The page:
And why behold you the mote that is in your brother's eye, but consider not the beam that is in your own eye?…
I have got a piece of plate, probably two hundred years old, for the table at meal time. On the silver is embossed a representation of the mote and the beam; a man with a spiked log sticking into his eye is trying hard to pick a tiny grain out of the eye of another. Perhaps you may think it most inappropriate to have such a group and subject on a piece of plate before one's eyes commonly. But I do not think so. It is when families meet, or guests assemble round the board, that the characters of neighbours are most freely talked over.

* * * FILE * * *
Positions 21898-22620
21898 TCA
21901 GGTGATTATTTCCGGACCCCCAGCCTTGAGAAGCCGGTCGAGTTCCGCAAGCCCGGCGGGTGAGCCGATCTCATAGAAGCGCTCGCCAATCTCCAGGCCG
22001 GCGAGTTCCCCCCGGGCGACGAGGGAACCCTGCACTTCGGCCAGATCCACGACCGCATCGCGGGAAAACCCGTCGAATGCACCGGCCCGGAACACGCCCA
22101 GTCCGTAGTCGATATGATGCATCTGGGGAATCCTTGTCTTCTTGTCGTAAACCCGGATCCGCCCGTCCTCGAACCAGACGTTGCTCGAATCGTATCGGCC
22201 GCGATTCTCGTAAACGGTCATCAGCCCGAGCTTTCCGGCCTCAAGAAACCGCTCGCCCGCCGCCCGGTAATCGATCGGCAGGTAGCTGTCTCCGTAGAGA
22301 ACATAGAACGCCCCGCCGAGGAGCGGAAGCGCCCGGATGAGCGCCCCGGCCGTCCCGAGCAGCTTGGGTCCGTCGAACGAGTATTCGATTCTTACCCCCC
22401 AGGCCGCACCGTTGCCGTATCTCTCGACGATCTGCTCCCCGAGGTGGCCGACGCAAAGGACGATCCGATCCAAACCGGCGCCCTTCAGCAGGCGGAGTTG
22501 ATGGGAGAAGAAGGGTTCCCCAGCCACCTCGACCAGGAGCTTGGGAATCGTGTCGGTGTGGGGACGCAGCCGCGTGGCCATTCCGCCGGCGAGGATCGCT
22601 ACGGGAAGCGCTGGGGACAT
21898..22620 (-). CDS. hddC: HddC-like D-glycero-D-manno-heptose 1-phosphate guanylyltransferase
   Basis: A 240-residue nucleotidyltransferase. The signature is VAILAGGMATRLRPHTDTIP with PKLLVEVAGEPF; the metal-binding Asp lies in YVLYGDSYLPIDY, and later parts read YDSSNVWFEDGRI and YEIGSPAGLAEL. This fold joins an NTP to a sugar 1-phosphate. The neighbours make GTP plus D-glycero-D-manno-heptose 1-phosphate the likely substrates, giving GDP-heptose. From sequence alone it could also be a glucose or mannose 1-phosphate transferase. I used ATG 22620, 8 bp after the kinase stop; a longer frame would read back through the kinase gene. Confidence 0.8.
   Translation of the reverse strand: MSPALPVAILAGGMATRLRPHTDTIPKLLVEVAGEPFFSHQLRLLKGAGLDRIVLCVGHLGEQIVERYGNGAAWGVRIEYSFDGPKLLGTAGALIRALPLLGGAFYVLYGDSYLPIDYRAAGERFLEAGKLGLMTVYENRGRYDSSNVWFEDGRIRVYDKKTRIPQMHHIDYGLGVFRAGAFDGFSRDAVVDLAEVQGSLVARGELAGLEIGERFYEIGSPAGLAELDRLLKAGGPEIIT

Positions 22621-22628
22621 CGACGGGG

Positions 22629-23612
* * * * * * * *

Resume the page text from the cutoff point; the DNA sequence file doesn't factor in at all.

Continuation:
(Baring Gould, M. A.)
Parallel VersesKJV: And why beholdest thou the mote that is in thy brother's eye, but considerest not the beam that is in thine own eye?